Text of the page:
Hierarchy supports Groups in Decision Making and Performance
It is relevant whether a group consists „only“ of equally ranked ones of if there is someone amid them bearing responsibility – at least when it comes to the quality of decisions and high performance.
This is one of the key outcomes of a newly published American-Australian scientific paper: Egalitarian groups are influenced in their decision making processes pretty quickly by experience one or more among them is bringing in. What they neglect then, though, is the fact of the matter that experience = routine does not stand necessarily for expertise = ability. This situation changes promptly if someone is part of the group who is higher ranked than the others: being now motivated by potential rewards the real experts pop up and in becoming visible they determine substance and direction of the group. Better decisions subsequently lead to higher performances – therefore groups with hierarchy prevail in competitive situations.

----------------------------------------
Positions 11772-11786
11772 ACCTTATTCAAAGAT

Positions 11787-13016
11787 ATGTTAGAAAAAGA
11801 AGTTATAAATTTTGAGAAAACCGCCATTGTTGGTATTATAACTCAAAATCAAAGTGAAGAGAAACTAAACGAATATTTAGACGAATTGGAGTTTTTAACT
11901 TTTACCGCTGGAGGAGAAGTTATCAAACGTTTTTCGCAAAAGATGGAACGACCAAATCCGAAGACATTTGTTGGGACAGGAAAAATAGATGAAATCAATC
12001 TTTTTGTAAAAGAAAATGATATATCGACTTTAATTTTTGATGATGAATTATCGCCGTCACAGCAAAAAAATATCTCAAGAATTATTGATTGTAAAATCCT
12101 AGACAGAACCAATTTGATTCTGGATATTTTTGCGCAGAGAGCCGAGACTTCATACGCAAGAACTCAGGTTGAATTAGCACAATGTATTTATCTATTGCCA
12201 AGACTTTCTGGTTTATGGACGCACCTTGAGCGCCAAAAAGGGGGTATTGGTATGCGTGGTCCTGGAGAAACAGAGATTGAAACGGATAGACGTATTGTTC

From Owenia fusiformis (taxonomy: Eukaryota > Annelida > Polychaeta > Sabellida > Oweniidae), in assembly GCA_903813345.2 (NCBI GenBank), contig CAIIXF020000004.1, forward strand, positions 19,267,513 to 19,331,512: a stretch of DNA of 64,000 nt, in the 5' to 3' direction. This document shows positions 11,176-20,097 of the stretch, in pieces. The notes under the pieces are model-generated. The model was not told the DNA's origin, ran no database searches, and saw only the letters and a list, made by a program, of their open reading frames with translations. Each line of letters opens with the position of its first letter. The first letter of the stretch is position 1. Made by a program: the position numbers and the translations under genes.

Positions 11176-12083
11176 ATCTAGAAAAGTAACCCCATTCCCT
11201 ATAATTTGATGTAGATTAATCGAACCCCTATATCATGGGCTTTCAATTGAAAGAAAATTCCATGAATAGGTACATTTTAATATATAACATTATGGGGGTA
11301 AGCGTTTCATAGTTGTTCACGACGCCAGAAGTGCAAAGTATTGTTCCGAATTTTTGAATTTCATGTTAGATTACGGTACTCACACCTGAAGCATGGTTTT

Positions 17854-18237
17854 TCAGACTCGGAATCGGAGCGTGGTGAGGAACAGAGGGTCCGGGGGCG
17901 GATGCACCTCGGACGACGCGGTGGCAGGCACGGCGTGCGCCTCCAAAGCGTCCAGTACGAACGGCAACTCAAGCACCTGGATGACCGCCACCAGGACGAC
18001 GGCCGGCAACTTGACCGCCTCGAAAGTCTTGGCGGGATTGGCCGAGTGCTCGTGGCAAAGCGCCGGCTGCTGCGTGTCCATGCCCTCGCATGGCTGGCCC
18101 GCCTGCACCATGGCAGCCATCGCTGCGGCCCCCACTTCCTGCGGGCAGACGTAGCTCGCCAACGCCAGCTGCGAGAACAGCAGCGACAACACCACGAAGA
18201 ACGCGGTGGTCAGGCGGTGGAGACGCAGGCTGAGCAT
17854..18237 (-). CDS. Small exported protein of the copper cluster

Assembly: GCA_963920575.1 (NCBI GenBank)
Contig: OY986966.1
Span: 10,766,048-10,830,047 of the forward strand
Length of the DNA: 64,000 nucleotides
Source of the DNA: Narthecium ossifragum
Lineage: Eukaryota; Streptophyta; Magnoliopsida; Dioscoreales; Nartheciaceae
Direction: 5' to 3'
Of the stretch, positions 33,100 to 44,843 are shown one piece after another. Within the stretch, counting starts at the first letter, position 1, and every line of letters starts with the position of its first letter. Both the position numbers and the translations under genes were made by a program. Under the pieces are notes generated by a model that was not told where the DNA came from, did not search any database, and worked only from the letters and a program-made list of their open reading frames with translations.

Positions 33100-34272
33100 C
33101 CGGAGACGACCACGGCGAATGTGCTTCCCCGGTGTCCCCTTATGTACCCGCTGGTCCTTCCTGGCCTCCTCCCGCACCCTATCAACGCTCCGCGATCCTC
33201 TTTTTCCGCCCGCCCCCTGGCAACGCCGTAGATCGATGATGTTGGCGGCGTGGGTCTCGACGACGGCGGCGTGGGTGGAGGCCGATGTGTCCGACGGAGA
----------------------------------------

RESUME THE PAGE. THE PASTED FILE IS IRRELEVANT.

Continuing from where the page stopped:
Bonner/Soderberg/Meikle/Overbeck, “The Effects of Experience, Expertise, Reward Power. And Decision Power in Groups”, in: Group Dynamics: Theory, Research and Practice, 2022, vol. 26, Nr. 4, 309 – 321.
From the practice:
Whether we like it or not: grassroots democracy in the office is frequently satisfied with in the lowest common determinator and not in more quality in decisions. This is not easy to accept, I know. The truth is, though, that workshops without any moderator or meetings without any superior or project leader take longer and result in less concrete take aways.
Additionally I´d like to express my sympathy with this study since they point to the underestimated fact that experience as routine is of no high value per se. Just people doing things or executing tasks for years does not mean necessarily that they do it well, let alone professionally. Particularly within my business I am very much aware of this argumentation: he/she has held so many speeches and presentations in their career – he/she is therefore a good speaker or presentator. No! You may do things over years still mediocre – quantity does not lead directly to quality. When there is no corrective, improvements are difficult to be established, aren´t they?